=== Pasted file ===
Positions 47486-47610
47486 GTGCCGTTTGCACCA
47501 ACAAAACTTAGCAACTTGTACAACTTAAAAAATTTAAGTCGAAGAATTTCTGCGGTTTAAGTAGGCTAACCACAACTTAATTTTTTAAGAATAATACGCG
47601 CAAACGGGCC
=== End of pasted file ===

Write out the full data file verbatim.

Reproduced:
Positions 47486-47610
47486 GTGCCGTTTGCACCA
47501 ACAAAACTTAGCAACTTGTACAACTTAAAAAATTTAAGTCGAAGAATTTCTGCGGTTTAAGTAGGCTAACCACAACTTAATTTTTTAAGAATAATACGCG
47601 CAAACGGGCC